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Reorienting Rap: Rhymes with Reason


Reorienting Rap: Rhymes with Reason

Katherine Chavez

Feature by Katherine Chavez

Austin Martin and I were emotionally drained after watching 3 ½ Minutes, Ten Bullets, a film about the murder of Jordan Davis and the subsequent trial of shooter Michael Dunn. This incident, for those to whom this is unfamiliar, began with an argument over rap music playing out of a car at a gas station in Jacksonville, Florida.

In a panel following the screening, Austin addressed misunderstandings of hip hop culture and what this means for black males in America. “As a minority, specifically a black male in our country, we don’t have the free reign yet to do what we want. People often get scared when we express ourselves how we want,” Austin told the audience. It is his foundational interest in hip hop culture, as a whole, that sparked his project Rhymes with Reason.

Austin, now a junior at Brown, has developed an interactive online platform that he conceived in his freshmen year which uses hip hop to teach SAT, ACT, and Common Core words to students. Using audio clips from rap songs, the program highlights words and allows students to memorize their definitions and meanings in the context of the songs, assisting in their overall understanding of complex vocabulary. The program is currently in a testing stage, being used in five high schools (one of which is here in Providence, three of which are in Detroit, Michigan, where Austin’s family is from, and others in Inglewood and San Diego, California) from which Austin receives regular feedback. They’ve had very encouraging results thus far, and after this year, they hope to expand program’s reach to as many schools as possible.

“I’ve had hundreds of teachers from across the country like, ‘Hey, how do I get this in my classroom?’” Austin said.  

At the core of the program is an archive of hip hop songs that Austin and his team compiled (Austin himself already had around 20,000 rap songs in his own library). His team includes Brown junior Meryl Charleston, who has worked with the technical development, and Austin’s mentor Alan Harlam, the Director of Innovation and Social Entrepreneurship at Brown. Hip hop, more so than other music genres, uses a more diverse vocabulary than is generally perceived, so diverse that artists’ words will often correlate with those used on standardized tests.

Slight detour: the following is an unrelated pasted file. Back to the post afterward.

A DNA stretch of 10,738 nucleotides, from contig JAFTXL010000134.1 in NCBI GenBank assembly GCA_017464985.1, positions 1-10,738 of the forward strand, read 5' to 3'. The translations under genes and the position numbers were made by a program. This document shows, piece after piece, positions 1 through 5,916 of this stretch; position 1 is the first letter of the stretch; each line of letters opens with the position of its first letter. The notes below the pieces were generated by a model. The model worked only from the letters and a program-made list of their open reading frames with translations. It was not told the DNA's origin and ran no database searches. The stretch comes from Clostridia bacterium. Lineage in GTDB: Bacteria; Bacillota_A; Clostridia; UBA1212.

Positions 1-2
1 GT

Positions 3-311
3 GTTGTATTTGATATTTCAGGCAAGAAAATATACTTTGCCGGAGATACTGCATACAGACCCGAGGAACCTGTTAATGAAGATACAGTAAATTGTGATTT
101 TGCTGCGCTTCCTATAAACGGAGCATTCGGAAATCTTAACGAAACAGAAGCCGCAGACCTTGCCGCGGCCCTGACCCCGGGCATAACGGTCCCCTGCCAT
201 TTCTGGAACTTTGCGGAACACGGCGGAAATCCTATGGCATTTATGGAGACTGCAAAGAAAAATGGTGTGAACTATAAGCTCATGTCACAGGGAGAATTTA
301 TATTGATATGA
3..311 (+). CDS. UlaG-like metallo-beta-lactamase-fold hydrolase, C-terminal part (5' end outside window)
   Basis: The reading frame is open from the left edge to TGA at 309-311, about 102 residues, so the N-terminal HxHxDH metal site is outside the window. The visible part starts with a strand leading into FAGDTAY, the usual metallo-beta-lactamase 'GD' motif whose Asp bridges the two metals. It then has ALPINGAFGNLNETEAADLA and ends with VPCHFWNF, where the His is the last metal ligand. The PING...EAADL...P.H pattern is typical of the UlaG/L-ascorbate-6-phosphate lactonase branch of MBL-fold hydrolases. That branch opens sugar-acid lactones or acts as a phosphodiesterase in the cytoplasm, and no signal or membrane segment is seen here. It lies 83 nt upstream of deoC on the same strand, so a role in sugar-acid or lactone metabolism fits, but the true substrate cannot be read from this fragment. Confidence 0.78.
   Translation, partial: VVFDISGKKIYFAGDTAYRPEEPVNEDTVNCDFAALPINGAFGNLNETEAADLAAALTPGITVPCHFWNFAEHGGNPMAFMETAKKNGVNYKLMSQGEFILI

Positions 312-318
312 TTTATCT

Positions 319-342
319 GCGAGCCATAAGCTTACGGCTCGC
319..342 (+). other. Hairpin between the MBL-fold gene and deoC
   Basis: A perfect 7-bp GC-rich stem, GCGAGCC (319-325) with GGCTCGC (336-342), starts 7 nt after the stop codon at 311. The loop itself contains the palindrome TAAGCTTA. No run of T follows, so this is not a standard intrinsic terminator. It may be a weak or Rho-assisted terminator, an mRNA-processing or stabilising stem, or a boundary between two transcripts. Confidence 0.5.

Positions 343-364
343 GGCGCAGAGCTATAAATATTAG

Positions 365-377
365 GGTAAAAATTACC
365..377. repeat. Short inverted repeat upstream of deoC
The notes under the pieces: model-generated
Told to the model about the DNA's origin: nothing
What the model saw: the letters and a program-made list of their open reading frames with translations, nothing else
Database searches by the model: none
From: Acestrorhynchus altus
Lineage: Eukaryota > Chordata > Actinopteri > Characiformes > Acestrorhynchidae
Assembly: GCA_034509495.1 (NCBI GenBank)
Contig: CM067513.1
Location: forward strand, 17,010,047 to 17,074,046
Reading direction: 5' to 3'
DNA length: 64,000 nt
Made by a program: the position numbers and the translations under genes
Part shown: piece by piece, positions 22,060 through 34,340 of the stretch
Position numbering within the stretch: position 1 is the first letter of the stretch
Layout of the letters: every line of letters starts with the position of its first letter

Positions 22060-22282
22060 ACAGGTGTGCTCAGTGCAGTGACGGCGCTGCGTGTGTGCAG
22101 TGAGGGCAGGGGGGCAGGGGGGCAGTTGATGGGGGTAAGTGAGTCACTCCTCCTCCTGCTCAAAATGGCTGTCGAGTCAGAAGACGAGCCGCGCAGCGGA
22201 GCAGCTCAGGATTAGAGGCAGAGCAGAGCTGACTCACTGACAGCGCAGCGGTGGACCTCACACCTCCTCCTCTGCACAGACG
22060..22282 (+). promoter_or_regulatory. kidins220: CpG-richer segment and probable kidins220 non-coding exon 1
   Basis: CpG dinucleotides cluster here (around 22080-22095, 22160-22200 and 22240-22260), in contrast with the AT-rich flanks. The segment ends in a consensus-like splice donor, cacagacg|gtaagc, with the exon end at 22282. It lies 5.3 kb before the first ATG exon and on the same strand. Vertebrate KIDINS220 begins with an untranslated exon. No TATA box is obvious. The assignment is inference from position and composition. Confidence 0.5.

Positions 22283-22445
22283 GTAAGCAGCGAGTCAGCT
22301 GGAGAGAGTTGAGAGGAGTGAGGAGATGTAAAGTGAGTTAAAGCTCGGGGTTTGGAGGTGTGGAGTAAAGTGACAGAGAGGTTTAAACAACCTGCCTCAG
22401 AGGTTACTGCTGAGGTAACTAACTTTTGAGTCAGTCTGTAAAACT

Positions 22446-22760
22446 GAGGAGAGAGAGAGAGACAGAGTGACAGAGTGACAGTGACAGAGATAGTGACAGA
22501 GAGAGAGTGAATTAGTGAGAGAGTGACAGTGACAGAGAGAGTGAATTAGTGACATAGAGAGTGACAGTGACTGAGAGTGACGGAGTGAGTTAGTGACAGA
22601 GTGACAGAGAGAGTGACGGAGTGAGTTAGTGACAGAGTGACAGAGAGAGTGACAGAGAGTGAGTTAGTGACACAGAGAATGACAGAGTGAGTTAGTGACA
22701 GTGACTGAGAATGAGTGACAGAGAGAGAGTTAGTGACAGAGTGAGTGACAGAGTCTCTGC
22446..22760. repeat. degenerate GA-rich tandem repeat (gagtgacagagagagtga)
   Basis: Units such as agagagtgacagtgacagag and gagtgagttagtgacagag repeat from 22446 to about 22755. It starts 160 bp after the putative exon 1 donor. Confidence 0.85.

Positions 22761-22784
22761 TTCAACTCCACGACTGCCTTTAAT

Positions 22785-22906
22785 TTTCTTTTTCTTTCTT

Through this project, Austin has found a way to combat a variety of societal problems, from the negative stereotypes associated with black men to the discrepancies in test scores and educational resources between low income and high income communities. With his reworking of old and new school hip hop into an educational setting, he has begun to highlight the advanced thought needed to orchestrate a successful hip hop song, contradicting the problematic criminalization of black men and rappers. Both students and teachers may find themselves questioning their perception of the genre.

“I hope this can be a spark to include hip hop and urban culture more in our education system beyond just this program,” Austin explained.

Austin also intends for the program to be free not only to low income students, but also entire schools in low income, urban areas. His hope is to sell the program to higher income schools and then subsidize the program to make it available to less fortunate schools for little or no cost. Students at these schools, whose families are rarely able to afford the necessary tutoring to compete with more privileged students on standardized tests, will then have a useful tool that is also enjoyable to use. If successful, the project may give students one step up on the uneven playing field that is standardized testing.

“My vision for this is to help really underrepresented minority students increase their performance and vocabulary and literacy and get them excited about English,” Austin said.

The program, while adding to the overall vocabulary of students, also promotes music education. With songs spanning throughout the lifetime of hip-hop, students familiar with only modern work will be exposed to artists from the genre’s origin. Students may become hooked on the program because they view it as a way to learn new music rather than a form of test preparation. I would argue that the most effective educational tools achieve their purpose without the user even realizing that they are learning at all.

As a whole, the program is more than a program, more than an organized way of distributing artwork in an educational manner: it is an art piece within itself, and one of the most successful attempts at blending art and social justice that I have yet to come across. It involves a destruction of stereotypes about an art form, culture, and racial group, forcing people to reconsidering which forms of music are the most “intellectual.”

For more information about the program, visit their website or listen to Austin’s interview with NPR.